If you can’t stand the taste of gin and tonic, or curl your tongue when you eat eggplant, that’s your evolutionary conditioning trying to save you from being poisoned. The bitterness in tonic water and certain vegetables alerts your body to a potential toxin, and high levels lead to a feeling of nausea.
Since most plant-based poisons taste bitter, it appears that somewhere in the higher branches of our evolutionary tree, our ancestors developed an in-built defence mechanism to repel toxins that we may unknowingly eat.
Pregnant women may already know about this, having experienced morning sickness that prevents them from keeping food down. Since this is a crucial time in the development of a foetus, the mother has an apparent safeguard in place against any dangerous chemicals in her food.
In a charming experiment, Paul Breslin and colleagues at the Monell Chemical Senses Center in Philadelphia set out to measure levels of nausea in 63 men and women fed intensely bitter substances. Test subjects swirled sucrose octa-acetate (SOA) around their mouths for three minutes, before spitting it out, which induced nausea in 65% of them. This is not surprising, since SOA is added to insecticides, giving them a bitter taste in order to prevent accidental poisoning of humans.
“We believe nausea is the negative affective state that comes with poisoning,” Breslin told me, “to punish you and make sure you don’t eat that again.”
The researchers then gave a different group of participants a drink of quinine – the substance that gives the zing to tonic water and bitter lemon – and similar numbers reported queasiness. It is interesting that while almost all people reported a horrible taste, not all responded with nausea, but this variation is expected in human tastes.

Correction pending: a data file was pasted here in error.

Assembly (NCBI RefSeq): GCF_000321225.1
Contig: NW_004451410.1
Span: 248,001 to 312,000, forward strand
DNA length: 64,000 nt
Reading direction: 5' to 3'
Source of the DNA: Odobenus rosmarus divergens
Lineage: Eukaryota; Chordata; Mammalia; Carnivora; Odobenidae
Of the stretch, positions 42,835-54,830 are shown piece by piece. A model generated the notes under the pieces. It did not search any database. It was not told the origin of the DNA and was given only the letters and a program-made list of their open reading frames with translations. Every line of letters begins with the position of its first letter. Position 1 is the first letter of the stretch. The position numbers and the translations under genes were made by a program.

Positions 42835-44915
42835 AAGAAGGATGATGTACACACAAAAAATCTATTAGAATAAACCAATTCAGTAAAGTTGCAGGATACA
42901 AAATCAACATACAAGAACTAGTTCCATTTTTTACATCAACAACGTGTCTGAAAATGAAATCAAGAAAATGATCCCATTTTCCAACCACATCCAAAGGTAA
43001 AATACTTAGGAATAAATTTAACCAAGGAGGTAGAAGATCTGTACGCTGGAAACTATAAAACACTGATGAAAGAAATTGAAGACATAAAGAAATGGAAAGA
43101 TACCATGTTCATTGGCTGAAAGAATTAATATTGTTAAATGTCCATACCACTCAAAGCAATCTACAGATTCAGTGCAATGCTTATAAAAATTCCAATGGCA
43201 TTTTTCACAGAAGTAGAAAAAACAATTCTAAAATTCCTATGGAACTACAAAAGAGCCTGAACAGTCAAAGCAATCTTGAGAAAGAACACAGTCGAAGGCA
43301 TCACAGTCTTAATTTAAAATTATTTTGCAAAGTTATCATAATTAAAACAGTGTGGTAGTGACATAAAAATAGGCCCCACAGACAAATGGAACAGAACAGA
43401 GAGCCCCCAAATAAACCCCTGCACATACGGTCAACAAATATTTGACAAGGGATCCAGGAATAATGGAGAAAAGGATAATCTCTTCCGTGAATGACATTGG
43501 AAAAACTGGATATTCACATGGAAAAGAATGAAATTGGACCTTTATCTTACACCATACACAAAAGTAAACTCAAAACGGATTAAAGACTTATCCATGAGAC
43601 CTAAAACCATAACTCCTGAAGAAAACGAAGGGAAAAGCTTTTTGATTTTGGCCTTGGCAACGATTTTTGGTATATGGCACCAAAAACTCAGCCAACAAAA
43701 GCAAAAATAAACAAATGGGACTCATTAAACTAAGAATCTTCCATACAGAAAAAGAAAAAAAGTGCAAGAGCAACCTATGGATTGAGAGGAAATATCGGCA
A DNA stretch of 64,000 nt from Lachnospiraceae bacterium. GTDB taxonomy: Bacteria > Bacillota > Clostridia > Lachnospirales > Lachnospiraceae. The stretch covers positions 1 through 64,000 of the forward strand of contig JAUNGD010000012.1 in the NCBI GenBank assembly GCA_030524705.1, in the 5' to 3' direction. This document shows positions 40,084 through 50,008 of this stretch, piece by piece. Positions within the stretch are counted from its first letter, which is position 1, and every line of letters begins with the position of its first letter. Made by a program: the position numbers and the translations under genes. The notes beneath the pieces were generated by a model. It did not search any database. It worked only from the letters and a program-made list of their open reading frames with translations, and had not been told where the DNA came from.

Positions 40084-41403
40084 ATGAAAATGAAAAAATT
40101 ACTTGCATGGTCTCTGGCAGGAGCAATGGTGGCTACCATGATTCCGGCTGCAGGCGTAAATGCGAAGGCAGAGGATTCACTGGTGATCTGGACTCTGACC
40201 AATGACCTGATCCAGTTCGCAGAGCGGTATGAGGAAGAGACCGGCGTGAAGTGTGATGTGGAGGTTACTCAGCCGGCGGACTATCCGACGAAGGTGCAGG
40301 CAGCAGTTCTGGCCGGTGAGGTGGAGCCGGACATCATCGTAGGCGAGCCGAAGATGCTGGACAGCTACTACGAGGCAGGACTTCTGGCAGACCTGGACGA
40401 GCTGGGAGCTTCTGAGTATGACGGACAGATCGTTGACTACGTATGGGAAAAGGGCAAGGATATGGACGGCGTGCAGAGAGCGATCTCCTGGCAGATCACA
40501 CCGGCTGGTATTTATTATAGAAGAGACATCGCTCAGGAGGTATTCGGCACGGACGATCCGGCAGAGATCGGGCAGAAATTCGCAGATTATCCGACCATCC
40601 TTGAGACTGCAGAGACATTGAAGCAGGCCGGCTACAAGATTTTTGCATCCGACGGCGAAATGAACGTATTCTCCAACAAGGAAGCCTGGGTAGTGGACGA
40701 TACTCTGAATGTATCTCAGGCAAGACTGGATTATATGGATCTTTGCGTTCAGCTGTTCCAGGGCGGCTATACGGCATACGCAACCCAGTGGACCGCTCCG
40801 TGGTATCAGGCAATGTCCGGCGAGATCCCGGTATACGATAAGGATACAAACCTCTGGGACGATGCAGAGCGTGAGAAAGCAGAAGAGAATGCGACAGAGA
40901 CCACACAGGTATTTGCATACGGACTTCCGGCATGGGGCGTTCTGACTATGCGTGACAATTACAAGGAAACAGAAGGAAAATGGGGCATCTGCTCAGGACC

This aversion to intense flavours was proven to be specific to bitterness since no one reacted badly to strong sugar solutions, and less than a third felt sick after an MSG dose, which has both salt and umami flavours.
To ensure that the nausea-free participants didn’t have stomachs resistant to nausea, Breslin and his team positioned them inside a rotating drum painted with black and white stripes designed to induce nausea, and all except for one felt strongly nauseated.
And this distaste for bitterness isn’t unique to humans. Breslin also tests bitter tasting compounds on the fruit fly Drosophila, and “they clearly find bitter-tasting stimuli aversive and will avoid them,” he says.
Humans don’t avoid all bitter foods though; imagine a life without beer, dark chocolate and coffee. Breslin says, “Low intensity bitter is part of the natural experience of eating food, which you would not want to punish.”
Why one third of people did not feel nauseous after the bitter taste is unclear, but may show there is no accounting for taste.